Showing posts from 2022

How Yuktix Helps Farmers do More With Less

An average monthly income per agricultural household during agricultural year 2018-19 is ₹10,218 . Of the total, 39.8 % of income is earned from wages followed by cultivation/net receipt from crop production (37.2 percent), farming of animals (15.5%), and income from non-farm business (6.3%). A study conducted in 2018 determines the cost of cultivation per hectare. For crop management purposes, fertilizers amount for about 15% followed by irrigation charges of 11%. Status of Fertilizers in India: Online data indicates that the consumption of chemical fertilizers has increased by around 16% between 2015-16 & 2020-21 . From about 510 LMT in 2015-16, the consumption increased to 590 LMT as per provisional figures for 2020-21. Excessive fertilizers can cause soil salinity, eutrophication and heavy metal accumulation. They cause environmental and health hazards including water pollution by nitrate leaching. Major parameters for challenges in promoting balanced use of fertilizers inclu

Automatic Detection and Monitoring of Pests

With the advent of heavy rainfall, the world of insects beneath our feet-that had been lying dormant-have the right conditions to emerge. A damp environment provides the perfect breeding conditions for many insects and increases the likelihood of pest infestations. In the agricultural monarchy, detecting pests and crop diseases is strenuous. Traditional pest management methods include regular spray programs based on schedules rather than the presence of pests in the fields, which are difficult, time-consuming, and prone to human error.  With ongoing research, several systems have been designed to improve integrated pest management (IPM), reducing the overall use of pesticides and focusing on more precise applications. Automated trapping devices are equipped with sensors for field data collection and hardware and software components for the transmission of the data to a remote server to store and/or process the information in databases.   How does it work? Real-time data is gathered fro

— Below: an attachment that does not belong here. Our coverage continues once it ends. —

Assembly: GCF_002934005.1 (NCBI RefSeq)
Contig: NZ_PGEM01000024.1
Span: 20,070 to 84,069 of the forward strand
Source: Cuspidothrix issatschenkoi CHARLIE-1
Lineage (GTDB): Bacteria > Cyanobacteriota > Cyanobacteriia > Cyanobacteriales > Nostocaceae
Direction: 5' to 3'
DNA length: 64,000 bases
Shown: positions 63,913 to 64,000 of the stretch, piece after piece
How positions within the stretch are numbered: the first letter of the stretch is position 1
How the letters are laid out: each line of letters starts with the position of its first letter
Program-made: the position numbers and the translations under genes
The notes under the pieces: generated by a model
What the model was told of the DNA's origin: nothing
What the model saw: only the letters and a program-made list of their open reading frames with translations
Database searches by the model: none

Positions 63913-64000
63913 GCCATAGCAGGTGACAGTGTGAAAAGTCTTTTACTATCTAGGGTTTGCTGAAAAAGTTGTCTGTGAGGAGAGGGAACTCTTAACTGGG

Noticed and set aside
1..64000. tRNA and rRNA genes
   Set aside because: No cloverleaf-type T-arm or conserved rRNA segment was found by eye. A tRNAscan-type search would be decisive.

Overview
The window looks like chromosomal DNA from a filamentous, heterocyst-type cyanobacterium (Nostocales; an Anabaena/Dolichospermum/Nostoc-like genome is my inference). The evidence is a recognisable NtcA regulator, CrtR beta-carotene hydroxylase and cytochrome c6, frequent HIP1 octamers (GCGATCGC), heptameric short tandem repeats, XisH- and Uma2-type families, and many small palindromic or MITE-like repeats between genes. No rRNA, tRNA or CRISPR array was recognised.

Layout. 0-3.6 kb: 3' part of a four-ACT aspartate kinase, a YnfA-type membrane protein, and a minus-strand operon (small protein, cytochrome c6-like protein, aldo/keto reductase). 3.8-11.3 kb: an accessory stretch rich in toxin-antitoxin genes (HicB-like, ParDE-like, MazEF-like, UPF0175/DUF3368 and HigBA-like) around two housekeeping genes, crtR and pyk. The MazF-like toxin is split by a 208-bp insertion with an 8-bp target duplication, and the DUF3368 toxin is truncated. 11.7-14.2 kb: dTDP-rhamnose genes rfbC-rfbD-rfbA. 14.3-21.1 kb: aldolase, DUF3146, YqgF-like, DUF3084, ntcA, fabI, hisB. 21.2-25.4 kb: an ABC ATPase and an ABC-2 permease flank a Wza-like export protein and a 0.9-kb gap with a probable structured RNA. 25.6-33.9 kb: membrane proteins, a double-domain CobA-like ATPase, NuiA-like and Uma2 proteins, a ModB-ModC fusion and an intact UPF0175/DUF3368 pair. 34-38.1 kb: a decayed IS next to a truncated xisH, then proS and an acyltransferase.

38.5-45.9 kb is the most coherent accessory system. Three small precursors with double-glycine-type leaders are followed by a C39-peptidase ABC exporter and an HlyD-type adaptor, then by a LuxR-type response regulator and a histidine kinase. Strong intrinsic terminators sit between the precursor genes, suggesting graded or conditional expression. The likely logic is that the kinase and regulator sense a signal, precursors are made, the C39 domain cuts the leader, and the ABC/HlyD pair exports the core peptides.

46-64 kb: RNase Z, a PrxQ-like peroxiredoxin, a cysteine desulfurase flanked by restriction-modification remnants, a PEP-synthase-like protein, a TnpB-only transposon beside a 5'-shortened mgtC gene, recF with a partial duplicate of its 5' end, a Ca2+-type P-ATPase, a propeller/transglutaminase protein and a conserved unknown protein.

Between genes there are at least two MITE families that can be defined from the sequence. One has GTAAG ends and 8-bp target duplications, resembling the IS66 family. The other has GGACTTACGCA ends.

How can IoT Help in Efficient Use of Agrochemicals?

After the end of World War I, the United States shifted its industries from the wartime production of chemicals to synthetic agriculturally used pesticide creation. Synthetic pesticides proved cheap and effective in killing insects and gained widespread popularity in a short span of time. Today, over 3.5 billion kilograms of synthetic pesticides are used for the world's agriculture in an over $45 billion industry. The use of pesticides in agricultural fields, however, has disastrous impacts. It degrades and damages the microorganism community living in the soil, particularly when these chemicals are overused. Many agrochemicals are persistent soil contaminants, whose impact may endure for decades and adversely affect soil conservation. Nitrogen fixation, which is required for the growth of plants, is hindered by pesticides in soil. The insecticides DDT, methyl parathion, and pentachlorophenol have been shown to interfere with legume-rhizobium chemical signalling. Reduction of this

How to Grow Residue Free Vegetables Using IoT

In a world where consumers are becoming more and more aware of what they eat, residue-free vegetables are in high demand. Residues on vegetables and fruits are a result of excessive use of pesticides or fertilisers absorbed by the plant. Residue-free does not strictly mean the absence of pesticide traces but is below the level that has proved harmful when consumed. Excess agrochemicals are not only detrimental to human health, but they also cause long-lasting effects on the environment: Decreased Soil Quality : Soil quality has worsened due to increased application of chemical fertilisers, especially urea, muriate of potash, and single super phosphate (SSP). There are various risks to soil health: soil compaction, acidification, erosion, contamination, salinization, and decline in organic matter, which can affect phosphorus and nitrogen losses to water and air. Kills Soil Microbes : Many pesticides can kill beneficial microorganisms that-break down organic material and aid in plant gro

Decarbonization Agriculture in India: Current State and Way Forward

India is the third-highest greenhouse gas (GHG) emitter behind China and the United States. India’s farm sector accounts for 14% of the country’s total greenhouse gas emissions , preceded by electricity (44%) and the construction sector (18%).  GHG Emissions Caused by the Agriculture Sector in India Indian rice fields and their substantial livestock population are the primary causes of methane release. India has the largest population of bovine animals (cattle and buffalo) at 625 million heads . 54.6 per cent of GHG emissions were due to enteric fermentation and 6.7 per cent from poor manure management. India is the world’s largest rice producer by area, estimated at 44.0 million hectares. This constitutes about 7.5 per cent of GHG emissions.  Current status of Sustainable Agricultural Practices in India Agriculture is an important sector of the Indian economy, contributing about 20% of the national GDP . The changes in climatic events such as temperature, rainfall and atmospheric